The aftermath: Despite the controversy, Intuit insisted that it was merely defending its intellectual-property rights, and refused to back down. But only for awhile: In May 2003, it announced that it was dumping product activation. The company apologized to users for having inconvenienced them, but it also conceded that the anticopying technology hadn’t generated increased sales as anticipated. TurboTax remains DRM-free to this day, though more and more users pay for the piracy-proof Web-based version rather than for the boxed software.

8. PalmOne Treo 650 (2004)

The product: The Treo–the telephonic scion of the pioneering PalmPilot PDA–wasn’t the first smartphone. It was, however, the first on that nailed the concept, starting with the Treo 180 in 2002 and continuing through a series of increasingly powerful and refined models manufactured by Handspring, and then PalmOne (which later reverted to its original name, Palm).

The bad things: In 2004, the Treo 650–successor to 2003’s Treo 600–added a higher-resolution screen, Bluetooth, a better camera, and a removable battery. The new device sold well and received good reviews. But it also presented users with an unappetizing platter of hassles. For one thing, the new nonvolatile file system allocated space less efficiently than the previous file system had, leaving the phone with only 23MB of available memory–a fact that some purchasers discovered only when they learned that the data they tried to transfer from their Treo 600 wouldn’t all fit in the new model. Treo 650 owners wound up receiving free 128MB SD Cards by way of compensation, but many still complained of crashes. And some found that defective SIM trays on the 650 caused spontaneous rebooting.

The aftermath: Palm continued to sell Treos (including both Palm OS and Windows Mobile models), but the brand had lost most of its luster. Today, Palm quietly offers one last Treo model, but it has bet the future of the company on the WebOS-equpped Pre and Pixi. May they age more gracefully than the once-beloved Treo did.

9. Hotmail (2007)

The product: Founded in 1996 and owned by Microsoft since 1997, Hotmail is the original free Webmail service, and it remains one of the world’s most popular ways to send and receive e-mail.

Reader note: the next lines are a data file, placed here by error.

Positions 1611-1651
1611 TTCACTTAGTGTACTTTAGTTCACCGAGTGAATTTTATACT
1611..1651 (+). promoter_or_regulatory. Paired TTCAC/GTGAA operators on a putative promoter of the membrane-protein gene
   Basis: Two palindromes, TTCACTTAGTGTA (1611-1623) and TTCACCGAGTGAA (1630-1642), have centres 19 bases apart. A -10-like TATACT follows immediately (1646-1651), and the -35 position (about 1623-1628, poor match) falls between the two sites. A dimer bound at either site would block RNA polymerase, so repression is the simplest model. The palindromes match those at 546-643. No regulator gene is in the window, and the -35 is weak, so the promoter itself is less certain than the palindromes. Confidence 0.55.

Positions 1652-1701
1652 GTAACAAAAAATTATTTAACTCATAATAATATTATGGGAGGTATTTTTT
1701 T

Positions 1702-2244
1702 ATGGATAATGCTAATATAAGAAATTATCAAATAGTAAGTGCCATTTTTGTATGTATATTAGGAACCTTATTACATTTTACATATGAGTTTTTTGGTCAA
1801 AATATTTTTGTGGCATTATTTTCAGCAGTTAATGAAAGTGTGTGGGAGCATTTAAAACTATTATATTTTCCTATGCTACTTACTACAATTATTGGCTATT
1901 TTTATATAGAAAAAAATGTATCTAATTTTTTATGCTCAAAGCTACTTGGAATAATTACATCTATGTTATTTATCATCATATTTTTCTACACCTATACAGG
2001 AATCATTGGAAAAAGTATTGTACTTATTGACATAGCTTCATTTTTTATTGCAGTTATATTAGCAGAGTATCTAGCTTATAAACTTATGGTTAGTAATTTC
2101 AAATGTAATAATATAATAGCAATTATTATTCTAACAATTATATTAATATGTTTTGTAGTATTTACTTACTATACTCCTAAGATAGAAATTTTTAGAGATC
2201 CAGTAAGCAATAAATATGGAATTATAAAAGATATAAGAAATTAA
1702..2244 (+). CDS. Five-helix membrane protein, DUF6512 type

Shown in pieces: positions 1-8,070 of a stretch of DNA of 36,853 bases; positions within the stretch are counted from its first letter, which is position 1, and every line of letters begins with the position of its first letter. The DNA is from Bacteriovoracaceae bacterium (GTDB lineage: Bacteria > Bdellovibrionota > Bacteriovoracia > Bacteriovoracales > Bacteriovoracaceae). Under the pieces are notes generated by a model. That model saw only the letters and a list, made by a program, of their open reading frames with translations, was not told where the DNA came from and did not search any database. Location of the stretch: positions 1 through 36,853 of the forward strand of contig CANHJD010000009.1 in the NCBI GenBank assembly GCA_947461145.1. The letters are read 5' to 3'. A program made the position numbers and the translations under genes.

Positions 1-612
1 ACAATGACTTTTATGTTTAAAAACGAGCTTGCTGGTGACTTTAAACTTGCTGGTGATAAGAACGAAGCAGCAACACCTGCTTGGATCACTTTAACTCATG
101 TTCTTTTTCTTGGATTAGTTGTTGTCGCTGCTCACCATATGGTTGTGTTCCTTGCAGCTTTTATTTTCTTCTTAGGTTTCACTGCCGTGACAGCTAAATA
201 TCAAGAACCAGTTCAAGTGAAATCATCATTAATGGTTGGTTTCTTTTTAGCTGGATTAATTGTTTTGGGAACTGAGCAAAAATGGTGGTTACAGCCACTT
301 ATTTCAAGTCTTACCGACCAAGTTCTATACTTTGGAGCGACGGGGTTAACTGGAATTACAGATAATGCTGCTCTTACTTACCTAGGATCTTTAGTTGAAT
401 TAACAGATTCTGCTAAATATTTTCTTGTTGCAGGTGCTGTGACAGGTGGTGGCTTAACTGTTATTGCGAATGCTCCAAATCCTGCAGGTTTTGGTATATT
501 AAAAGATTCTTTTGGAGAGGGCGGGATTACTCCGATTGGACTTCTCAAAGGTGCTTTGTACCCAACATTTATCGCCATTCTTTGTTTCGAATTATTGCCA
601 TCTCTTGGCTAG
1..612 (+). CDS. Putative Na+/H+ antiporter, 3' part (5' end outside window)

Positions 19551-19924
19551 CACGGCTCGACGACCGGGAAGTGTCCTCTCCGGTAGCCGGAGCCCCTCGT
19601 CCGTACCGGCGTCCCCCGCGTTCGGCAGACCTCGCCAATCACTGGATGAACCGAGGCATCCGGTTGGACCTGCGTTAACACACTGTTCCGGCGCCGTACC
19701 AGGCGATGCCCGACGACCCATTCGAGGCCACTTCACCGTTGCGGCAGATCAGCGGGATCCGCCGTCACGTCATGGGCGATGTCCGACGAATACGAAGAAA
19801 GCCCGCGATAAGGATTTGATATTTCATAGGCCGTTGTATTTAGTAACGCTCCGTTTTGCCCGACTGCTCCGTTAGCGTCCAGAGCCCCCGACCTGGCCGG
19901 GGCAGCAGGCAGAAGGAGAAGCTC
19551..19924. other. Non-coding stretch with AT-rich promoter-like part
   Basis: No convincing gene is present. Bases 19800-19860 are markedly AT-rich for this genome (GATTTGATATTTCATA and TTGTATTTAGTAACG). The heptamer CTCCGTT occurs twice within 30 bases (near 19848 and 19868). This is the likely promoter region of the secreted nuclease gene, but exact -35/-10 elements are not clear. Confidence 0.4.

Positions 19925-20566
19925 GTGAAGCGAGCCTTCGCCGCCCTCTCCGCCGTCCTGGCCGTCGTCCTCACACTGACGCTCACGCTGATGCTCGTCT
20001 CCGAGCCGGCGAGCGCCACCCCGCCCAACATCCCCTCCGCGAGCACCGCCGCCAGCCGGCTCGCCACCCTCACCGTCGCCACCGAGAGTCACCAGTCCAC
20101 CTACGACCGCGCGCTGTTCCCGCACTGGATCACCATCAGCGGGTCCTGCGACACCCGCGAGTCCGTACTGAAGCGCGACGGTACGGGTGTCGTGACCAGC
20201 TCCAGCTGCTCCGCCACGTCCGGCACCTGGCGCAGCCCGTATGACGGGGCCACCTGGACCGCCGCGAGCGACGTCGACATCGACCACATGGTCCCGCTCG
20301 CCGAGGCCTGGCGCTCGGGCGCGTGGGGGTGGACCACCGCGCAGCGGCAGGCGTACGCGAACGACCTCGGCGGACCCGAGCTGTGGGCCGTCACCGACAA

The bad things: In 2005, Microsoft began beta-testing an all-new version of its e-mail service, initially code-named “Kahuna.” The service’s look and feel were reminiscent of the company’s Outlook e-mail client, and Microsoft announced that it would retire the Hotmail name in favor of Windows Live Mail. Unfortunately, many users found the new interface cumbersome and liked the old Hotmail–including its moniker–just fine. In short, they were far less enthusiastic about the changes than Microsoft was.

The aftermath: One benefit of lengthy beta-testing periods is that companies have more time to undo unpopular decisions–even ones they’ve been proudly trumpeting. In February 2007, Microsoft announced that Hotmail would be changing its name to…Windows Live Hotmail. And by the time the company began rolling out the official version in May, it had also decided to leave the old Hotmail interface in place as the default. The new interface it had been toiling on for so long became strictly optional.

10. iMovie ’08 (2007)

The product: Apple’s decade-old video-editing package is one of the stalwarts of the company’s iLife suite, whose excellence is one of the most compelling arguments for buying a Mac. Over the years, iMovie has also influenced plenty of video editors for Windows.

The bad things: To hear Steve Jobs tell it, iMovie ’08 started out as a side project by an unnamed brilliant Apple engineer but was so impressive that it became iMovie ’08. It was less an upgrade from iMovie HD 6 than a new product that happened to be called “iMovie.” It had a different interface and omitted scads of iMovie HD 6 features–you didn’t even get a timeline of your movie. David Pogue of the New York Times called it “a step backward” and an “utter bafflement.” And his assessment was polite compared to the response of some iMovie enthusiasts.